Police respond to reports of gun at California veterans home
YOUNTVILLE, Calif. (AP) — Police in Northern California’s Napa County responded to a report of a woman with a shotgun at a veterans home Tuesday but said an extensive search found no sign of anyone armed and the facility was resuming normal operations.
The California Highway Patrol said it would keep several patrol units at the Veterans Home of California-Yountville protectively after a massive search by air and ground of the sprawling facility.
The CHP also said there were no reports of any shots fired in what appeared to have been a false alarm at the home, which was the site of a deadly shooting three years ago.
Police sent out an alert at 8:20 a.m. warning people to avoid the area around the Veterans Home of California-Yountville.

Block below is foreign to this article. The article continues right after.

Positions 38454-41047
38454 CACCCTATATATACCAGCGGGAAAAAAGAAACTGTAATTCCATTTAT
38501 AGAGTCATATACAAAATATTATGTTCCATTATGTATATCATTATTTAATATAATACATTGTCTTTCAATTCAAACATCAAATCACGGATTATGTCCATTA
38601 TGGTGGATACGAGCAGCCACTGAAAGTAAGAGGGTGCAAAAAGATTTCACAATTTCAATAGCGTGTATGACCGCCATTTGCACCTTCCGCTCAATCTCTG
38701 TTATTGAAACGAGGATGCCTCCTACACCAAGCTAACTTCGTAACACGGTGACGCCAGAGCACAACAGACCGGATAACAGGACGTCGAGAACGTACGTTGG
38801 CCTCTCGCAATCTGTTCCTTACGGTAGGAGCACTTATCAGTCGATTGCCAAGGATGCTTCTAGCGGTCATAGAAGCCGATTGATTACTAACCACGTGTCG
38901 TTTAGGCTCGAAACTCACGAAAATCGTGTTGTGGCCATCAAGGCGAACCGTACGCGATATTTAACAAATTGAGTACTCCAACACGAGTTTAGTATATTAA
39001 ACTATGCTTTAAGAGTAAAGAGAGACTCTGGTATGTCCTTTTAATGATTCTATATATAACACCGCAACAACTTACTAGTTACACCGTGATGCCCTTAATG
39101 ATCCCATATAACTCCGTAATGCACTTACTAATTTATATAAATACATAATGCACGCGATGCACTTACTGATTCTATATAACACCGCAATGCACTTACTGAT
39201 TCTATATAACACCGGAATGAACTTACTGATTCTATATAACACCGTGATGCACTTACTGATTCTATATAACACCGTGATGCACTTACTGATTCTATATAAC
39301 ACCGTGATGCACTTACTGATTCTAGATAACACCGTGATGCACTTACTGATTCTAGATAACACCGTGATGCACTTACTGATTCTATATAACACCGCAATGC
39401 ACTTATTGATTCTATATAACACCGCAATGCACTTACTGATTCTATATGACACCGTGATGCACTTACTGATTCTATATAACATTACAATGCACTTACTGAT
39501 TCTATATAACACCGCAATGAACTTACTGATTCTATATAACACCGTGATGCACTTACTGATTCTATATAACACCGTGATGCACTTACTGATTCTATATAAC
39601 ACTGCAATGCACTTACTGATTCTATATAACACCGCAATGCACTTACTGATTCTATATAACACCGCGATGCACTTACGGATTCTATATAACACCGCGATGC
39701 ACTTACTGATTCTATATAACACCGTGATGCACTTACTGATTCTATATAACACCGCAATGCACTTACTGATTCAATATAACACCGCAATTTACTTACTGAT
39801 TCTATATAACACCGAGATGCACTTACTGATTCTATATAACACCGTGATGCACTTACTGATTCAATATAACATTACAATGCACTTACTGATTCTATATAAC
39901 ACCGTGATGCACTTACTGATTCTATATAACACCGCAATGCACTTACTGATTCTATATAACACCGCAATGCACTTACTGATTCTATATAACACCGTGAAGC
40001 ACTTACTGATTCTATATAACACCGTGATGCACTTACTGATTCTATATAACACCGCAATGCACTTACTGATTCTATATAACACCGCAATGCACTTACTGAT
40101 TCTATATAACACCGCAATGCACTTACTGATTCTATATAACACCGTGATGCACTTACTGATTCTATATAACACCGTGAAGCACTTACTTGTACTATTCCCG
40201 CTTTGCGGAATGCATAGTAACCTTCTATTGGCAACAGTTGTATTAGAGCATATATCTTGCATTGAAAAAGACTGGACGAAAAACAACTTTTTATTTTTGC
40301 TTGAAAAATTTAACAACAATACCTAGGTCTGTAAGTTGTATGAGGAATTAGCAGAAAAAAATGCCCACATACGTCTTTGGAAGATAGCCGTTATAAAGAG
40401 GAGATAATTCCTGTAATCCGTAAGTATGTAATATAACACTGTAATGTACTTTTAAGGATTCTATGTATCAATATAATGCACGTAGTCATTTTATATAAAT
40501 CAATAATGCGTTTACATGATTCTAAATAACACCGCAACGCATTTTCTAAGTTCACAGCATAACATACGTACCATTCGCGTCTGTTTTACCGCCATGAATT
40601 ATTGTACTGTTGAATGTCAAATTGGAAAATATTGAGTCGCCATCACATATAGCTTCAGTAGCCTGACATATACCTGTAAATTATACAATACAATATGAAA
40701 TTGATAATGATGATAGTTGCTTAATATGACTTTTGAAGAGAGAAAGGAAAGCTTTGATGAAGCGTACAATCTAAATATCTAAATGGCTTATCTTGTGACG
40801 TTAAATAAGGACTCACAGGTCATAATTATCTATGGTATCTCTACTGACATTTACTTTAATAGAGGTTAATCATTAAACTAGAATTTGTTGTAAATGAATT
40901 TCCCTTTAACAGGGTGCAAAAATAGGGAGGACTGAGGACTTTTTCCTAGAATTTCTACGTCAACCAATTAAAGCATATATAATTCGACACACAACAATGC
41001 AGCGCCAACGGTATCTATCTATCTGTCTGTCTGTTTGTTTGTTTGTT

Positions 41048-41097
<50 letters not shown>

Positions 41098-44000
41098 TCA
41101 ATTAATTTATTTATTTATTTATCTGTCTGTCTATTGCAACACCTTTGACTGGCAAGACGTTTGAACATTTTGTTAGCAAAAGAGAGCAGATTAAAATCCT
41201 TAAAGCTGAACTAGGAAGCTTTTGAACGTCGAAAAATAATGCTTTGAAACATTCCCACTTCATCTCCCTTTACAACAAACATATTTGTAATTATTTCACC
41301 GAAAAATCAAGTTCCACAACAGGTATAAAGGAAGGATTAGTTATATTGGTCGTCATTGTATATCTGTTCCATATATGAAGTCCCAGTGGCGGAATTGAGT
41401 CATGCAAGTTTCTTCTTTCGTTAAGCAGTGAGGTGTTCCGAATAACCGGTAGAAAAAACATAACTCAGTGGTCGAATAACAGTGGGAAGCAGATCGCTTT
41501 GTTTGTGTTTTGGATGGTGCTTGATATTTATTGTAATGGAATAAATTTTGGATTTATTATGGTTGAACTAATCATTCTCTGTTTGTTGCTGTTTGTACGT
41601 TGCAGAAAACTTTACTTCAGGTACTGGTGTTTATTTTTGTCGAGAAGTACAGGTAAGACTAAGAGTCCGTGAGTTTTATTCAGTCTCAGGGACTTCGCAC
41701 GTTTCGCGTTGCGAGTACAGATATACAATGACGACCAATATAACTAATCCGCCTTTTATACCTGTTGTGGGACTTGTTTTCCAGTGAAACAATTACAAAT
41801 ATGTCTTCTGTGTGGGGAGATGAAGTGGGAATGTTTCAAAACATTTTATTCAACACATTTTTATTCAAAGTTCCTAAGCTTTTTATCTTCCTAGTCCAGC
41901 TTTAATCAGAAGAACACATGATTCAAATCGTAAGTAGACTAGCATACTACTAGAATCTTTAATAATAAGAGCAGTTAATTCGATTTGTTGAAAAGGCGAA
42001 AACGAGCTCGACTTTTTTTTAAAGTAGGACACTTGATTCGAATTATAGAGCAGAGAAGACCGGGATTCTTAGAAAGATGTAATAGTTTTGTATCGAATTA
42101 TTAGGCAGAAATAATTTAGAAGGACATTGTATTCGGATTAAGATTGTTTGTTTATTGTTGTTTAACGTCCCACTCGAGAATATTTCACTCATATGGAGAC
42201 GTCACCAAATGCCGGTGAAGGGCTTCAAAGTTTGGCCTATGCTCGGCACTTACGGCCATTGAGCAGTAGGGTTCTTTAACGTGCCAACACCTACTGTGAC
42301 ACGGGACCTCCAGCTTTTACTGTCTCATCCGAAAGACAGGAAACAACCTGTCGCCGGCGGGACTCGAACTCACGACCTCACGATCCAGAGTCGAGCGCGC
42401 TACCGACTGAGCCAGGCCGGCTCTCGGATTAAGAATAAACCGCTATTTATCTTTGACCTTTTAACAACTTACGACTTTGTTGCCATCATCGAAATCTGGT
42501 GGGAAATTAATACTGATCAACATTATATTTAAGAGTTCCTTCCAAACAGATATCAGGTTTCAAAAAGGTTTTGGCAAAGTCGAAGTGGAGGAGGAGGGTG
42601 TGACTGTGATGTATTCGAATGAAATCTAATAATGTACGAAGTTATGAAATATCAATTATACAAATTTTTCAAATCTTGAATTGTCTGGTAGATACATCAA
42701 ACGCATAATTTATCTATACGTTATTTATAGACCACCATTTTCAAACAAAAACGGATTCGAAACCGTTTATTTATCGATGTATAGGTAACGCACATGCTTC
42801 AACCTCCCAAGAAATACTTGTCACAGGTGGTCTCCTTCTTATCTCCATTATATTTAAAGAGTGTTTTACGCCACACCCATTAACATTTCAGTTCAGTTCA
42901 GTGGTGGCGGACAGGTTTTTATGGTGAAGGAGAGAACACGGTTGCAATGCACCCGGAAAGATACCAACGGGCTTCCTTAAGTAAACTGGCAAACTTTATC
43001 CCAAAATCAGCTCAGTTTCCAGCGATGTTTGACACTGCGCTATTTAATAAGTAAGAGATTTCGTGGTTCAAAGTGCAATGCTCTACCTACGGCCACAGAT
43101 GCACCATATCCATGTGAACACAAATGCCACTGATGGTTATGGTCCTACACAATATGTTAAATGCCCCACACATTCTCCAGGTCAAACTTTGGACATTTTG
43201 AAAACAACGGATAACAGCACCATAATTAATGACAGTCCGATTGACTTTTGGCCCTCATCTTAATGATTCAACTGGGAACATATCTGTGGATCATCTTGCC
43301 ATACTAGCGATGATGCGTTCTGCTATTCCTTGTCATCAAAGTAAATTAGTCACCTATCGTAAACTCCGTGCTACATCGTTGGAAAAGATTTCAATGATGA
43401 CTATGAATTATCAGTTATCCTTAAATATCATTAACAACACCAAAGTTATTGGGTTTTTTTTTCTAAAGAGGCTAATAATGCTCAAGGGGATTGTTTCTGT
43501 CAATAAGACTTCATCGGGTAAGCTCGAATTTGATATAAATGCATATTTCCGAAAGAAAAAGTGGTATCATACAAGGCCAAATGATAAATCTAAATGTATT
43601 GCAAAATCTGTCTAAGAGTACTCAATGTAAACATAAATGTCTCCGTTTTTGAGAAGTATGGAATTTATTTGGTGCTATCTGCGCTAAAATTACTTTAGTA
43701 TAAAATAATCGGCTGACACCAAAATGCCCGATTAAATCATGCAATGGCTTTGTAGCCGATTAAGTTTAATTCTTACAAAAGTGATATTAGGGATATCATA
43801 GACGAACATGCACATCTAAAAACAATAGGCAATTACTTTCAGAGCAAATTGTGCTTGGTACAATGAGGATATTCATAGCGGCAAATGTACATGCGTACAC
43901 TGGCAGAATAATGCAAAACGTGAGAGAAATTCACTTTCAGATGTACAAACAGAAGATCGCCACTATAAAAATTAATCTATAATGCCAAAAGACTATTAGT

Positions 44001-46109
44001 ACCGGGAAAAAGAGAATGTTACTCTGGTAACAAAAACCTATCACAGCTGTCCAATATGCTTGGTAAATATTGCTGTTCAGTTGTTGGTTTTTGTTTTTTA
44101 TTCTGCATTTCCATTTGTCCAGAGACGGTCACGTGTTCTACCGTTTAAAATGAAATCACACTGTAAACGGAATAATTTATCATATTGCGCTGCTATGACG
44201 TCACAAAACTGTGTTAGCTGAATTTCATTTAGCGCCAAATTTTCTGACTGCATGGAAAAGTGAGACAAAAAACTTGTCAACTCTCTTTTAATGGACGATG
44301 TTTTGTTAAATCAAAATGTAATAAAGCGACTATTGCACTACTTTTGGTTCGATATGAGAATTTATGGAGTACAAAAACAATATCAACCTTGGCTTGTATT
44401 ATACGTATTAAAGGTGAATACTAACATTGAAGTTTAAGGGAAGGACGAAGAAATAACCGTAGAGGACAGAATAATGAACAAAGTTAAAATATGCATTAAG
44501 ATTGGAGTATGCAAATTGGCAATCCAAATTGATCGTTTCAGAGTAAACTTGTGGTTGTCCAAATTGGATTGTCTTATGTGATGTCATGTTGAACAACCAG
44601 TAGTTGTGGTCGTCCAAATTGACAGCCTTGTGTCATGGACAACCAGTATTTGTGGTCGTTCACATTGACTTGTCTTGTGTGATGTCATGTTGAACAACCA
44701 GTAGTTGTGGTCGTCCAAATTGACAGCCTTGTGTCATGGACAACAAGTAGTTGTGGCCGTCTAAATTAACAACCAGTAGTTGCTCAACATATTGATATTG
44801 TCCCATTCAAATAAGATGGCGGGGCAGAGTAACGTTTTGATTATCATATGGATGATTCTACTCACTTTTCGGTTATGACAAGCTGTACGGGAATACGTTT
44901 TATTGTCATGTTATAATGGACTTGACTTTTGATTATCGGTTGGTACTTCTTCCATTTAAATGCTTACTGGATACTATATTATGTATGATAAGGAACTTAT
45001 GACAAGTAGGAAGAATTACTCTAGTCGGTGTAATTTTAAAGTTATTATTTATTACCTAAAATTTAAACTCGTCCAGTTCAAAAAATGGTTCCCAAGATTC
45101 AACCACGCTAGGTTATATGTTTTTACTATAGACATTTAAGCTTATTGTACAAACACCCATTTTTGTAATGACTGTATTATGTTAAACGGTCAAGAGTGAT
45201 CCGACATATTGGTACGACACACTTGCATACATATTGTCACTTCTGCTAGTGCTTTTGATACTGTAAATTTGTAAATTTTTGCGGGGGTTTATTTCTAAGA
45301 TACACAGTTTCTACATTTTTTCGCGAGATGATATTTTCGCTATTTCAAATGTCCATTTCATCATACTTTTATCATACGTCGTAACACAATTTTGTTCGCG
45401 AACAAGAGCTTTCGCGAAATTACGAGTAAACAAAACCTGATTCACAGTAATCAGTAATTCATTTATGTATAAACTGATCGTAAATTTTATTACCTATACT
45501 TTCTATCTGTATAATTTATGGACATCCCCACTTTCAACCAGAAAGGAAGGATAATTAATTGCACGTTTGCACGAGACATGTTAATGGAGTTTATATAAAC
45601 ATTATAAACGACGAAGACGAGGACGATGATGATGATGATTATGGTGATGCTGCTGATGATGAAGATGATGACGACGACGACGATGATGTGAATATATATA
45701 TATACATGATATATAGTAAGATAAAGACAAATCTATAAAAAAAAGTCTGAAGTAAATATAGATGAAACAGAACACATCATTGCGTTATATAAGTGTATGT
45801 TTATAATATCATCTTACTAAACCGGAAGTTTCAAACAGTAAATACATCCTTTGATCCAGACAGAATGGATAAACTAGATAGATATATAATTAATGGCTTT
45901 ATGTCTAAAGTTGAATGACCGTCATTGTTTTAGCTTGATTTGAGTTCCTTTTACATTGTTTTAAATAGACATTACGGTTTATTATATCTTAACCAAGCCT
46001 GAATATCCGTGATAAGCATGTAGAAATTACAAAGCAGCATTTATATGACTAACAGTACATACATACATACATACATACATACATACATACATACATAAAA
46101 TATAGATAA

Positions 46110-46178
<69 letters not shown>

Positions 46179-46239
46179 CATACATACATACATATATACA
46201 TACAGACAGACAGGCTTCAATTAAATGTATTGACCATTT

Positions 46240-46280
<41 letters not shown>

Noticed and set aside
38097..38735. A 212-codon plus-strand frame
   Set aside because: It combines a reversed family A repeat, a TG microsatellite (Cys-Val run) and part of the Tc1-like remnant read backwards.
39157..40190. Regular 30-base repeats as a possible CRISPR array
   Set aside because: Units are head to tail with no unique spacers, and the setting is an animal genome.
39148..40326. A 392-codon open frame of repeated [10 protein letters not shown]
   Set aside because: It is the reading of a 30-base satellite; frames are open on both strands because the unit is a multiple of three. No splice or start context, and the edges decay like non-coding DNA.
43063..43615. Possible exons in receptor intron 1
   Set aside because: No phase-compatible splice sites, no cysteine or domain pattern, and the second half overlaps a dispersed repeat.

In a statement Tuesday afternoon, the CHP said it had received a report in the morning of what appeared to be a woman at the facility with what the caller described as a shotgun.
“A thorough search of the grounds and the buildings by multiple agencies resulted in no weapon or individuals matching the description found,” CHP said. “There are no additional reports or witnesses.”
The facility is the largest veterans home in the U.S. and houses about 1,000 older or disabled veterans from World War II to the Afghanistan and Iraq wars, according to the California Department of Veterans Affairs.
In 2018, a veteran killed three staff members, all of whom were mental health workers, at a treatment facility on the grounds of the veterans home.
Albert Wong, 36, shot the women in the head with a rifle, then used a shotgun to kill himself. Prosecutors at the time said Wong was upset that he had been kicked out of a residential treatment program for post-traumatic stress syndrome on the grounds of the veterans home.